“Missionswerk” becomes “human aktiv”

More than just a name: the aid organisation of the New Apostolic Church Southern Germany changed its name from “Missionswerk” to “human aktiv” at the beginning of the year. There are several reasons for the name change.

With total expenditures of 6.8 million euros in 2016, Missionswerk would be the financially strongest aid organisation by far among its sister institutions around the globe. But this sum includes more than just funds for humanitarian projects.

And here is the history. When the organisation was first registered at the district court in Stuttgart (Germany) on 23 August 1993 it was called “Neuapostolisches Hilfswerk” (New Apostolic Aid Organisation). It was the predecessor of the later Missionswerk of the New Apostolic Church Southern Germany, the oldest such New Apostolic institution in Germany, according to its own sources.

Its mission: more than mere proclamation

Its primary mission is the proclamation of the gospel of Jesus Christ and, directly related to it, pastoral care. Building congregations costs money—especially in regions of West and East Africa which the New Apostolic Church Southern Germany supports. The Church was not able to present itself as an organisation everywhere right from the beginning, the spokeswoman Susanne Raible says. Missionswerk, the charity, formed the institutional basis for this.

However, the mission to evangelise is also closely connected with charity. Particularly in the face of great material hardship in the countries under its care, the charity was able to generate positive accents already early on by co-ordinating and promoting humanitarian operations.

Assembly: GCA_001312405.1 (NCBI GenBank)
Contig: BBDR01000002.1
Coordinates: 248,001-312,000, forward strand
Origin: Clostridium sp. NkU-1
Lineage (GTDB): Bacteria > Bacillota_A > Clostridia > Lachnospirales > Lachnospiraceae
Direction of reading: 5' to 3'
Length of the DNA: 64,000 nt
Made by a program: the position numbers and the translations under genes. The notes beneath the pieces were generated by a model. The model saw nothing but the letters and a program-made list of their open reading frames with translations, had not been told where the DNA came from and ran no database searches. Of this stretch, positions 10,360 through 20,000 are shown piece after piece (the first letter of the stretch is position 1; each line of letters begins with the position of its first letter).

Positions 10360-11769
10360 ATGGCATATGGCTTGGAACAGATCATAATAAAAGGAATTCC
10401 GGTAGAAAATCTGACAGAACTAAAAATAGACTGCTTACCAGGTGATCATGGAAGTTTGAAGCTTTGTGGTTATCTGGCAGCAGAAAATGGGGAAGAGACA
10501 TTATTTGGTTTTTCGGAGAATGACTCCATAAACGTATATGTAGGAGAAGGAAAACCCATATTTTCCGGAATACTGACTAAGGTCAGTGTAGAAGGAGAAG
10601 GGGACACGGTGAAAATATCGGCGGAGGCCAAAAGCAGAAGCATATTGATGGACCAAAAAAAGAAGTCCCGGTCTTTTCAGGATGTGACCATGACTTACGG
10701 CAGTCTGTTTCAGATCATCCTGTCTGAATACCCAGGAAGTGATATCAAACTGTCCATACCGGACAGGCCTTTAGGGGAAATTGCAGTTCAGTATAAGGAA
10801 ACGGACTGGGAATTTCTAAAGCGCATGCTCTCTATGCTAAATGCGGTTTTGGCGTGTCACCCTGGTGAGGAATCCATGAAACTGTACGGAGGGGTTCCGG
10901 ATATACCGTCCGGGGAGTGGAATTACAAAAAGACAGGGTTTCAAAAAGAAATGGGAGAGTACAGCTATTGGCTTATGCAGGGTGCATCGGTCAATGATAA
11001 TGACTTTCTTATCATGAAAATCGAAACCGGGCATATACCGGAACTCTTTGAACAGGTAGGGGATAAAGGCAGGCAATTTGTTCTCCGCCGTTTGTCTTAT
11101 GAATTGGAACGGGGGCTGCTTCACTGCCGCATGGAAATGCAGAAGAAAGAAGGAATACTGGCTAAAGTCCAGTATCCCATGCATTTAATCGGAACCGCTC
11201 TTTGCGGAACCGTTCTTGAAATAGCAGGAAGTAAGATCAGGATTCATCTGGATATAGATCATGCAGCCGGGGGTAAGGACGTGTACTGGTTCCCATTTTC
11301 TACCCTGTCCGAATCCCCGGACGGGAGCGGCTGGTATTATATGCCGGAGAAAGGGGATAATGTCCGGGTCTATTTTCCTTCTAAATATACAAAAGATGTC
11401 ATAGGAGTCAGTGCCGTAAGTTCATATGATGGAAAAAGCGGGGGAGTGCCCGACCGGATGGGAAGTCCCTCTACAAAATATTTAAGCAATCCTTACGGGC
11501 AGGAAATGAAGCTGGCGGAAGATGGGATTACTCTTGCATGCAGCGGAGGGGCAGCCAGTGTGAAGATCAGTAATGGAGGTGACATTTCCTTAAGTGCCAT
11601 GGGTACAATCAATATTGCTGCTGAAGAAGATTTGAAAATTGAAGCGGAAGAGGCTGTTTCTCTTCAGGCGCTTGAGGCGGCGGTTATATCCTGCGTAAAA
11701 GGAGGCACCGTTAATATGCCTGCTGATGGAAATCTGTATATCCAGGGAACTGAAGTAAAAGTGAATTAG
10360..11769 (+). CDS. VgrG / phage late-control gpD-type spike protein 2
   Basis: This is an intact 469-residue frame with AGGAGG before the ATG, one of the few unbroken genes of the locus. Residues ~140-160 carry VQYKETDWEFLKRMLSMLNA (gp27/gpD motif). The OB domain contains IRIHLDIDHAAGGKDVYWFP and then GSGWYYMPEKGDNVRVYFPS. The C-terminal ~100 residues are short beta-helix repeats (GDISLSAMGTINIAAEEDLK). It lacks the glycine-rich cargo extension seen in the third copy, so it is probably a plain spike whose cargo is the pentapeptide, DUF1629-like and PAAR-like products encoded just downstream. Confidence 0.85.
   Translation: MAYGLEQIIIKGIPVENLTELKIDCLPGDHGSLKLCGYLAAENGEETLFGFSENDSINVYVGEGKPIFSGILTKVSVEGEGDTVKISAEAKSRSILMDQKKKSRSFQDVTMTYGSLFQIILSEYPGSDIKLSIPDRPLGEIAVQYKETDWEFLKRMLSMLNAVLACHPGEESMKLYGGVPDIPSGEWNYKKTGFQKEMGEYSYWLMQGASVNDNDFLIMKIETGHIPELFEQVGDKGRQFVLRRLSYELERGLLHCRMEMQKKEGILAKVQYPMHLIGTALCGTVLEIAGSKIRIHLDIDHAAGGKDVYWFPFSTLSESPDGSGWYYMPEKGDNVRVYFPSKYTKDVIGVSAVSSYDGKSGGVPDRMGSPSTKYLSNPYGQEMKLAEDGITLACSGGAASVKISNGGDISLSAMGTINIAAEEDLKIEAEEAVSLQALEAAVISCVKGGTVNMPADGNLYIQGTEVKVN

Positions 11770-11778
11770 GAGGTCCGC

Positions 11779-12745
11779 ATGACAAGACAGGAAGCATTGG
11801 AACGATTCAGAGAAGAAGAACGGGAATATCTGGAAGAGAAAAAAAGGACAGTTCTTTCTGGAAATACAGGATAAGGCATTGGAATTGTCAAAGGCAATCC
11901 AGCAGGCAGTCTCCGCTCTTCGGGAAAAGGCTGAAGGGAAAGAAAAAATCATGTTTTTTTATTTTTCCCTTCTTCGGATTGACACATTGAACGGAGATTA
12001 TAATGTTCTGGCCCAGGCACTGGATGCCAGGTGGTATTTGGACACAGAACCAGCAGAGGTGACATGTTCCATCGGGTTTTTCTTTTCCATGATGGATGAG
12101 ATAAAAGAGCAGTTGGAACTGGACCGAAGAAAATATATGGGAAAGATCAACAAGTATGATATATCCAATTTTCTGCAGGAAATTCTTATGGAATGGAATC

Regardless of gender, race, or religion

“In most countries we are now officially recognised,” Susanne Raible explains, citing one reason for the realignment at the beginning of the year. In other words, the New Apostolic Church can now officially work in the countries it supports and does not depend on its charity for this any more. That means that the charity can now concentrate on the humanitarian part of its mission. And to do so, the organisation has not only changed its name, but has also set itself up with new statutes.

“The association wants to contribute in alleviating need and misery such as hunger, sickness, poverty, and other forms of human suffering and thereby help the affected people to live a dignified life,” the statutes specify under “Objectives and Mission”. “The assistance provided is to be in the form of ‘helping people to help themselves’ and bring about a lasting improvement in living conditions. It is aimed at people who are in distress, regardless of gender, race, religion, nation, and origin.”

Setting its own focus

In its financial report for 2016, which was recently published, Missionswerk reports that it made more than 1.1 million euros in humanitarian aid available—and not for the execution of its own projects, but as grants for partner organisations. The same strategy is also planned for “human aktiv”, the spokeswoman says. Why do you need your own institution? The money could go directly to other organisations?

Susanne Raible has two answers. On the one hand, “For us it important that one hundred per cent of the donations flow directly into the projects.” There are no deductions for administrative costs in their own institution. And secondly, she says, by distributing the aid money ourselves we can set our own priorities on a case-to-case basis and thereby also draw public attention to certain projects. “Organisations often benefit from this in the long-term.”

This idea brings an additional novelty with it: interested organisations can apply for support from human aktiv. Funding guidelines and application forms are ready for download. The priorities remain unchanged: the yearly focal point at the national level and its foreign aid programme “Bread – wells – bridges”.

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